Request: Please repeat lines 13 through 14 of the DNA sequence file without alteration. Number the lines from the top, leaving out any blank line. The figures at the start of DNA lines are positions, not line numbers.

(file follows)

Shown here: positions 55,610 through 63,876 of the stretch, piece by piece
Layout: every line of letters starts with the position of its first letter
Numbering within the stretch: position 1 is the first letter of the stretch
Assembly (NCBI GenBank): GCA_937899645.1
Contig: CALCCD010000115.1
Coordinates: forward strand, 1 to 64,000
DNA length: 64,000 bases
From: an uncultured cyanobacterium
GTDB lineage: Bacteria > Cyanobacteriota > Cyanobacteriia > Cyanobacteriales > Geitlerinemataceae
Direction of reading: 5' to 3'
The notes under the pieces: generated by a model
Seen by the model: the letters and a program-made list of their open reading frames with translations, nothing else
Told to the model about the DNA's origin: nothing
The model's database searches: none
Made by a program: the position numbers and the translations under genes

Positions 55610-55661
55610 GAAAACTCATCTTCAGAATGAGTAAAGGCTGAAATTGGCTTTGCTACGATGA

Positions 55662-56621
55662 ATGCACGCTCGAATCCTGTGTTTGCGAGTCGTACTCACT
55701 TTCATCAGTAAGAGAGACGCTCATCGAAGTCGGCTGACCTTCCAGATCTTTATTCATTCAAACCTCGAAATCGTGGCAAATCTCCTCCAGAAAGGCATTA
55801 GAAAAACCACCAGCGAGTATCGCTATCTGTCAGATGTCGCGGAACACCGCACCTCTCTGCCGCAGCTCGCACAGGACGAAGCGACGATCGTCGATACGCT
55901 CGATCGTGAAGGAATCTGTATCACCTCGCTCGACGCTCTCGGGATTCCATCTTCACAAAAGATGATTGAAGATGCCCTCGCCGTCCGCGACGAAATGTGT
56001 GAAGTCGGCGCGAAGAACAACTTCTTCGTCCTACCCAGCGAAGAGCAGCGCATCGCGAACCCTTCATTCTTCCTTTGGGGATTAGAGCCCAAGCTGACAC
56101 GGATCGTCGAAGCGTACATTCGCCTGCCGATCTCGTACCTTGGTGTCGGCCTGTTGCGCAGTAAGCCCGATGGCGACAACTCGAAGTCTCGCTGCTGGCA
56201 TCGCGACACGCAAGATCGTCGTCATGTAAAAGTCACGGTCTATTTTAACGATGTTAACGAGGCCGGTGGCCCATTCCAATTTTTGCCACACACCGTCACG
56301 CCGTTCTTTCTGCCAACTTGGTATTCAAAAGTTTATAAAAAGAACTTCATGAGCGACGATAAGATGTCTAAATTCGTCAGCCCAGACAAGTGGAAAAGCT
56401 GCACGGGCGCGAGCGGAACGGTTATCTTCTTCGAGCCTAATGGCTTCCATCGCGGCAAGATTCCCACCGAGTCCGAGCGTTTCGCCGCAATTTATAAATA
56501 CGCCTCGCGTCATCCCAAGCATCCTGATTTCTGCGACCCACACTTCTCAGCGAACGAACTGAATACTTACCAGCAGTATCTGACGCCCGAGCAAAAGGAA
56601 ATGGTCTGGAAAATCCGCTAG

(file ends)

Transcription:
Told to the model about the DNA's origin: nothing
The model's database searches: none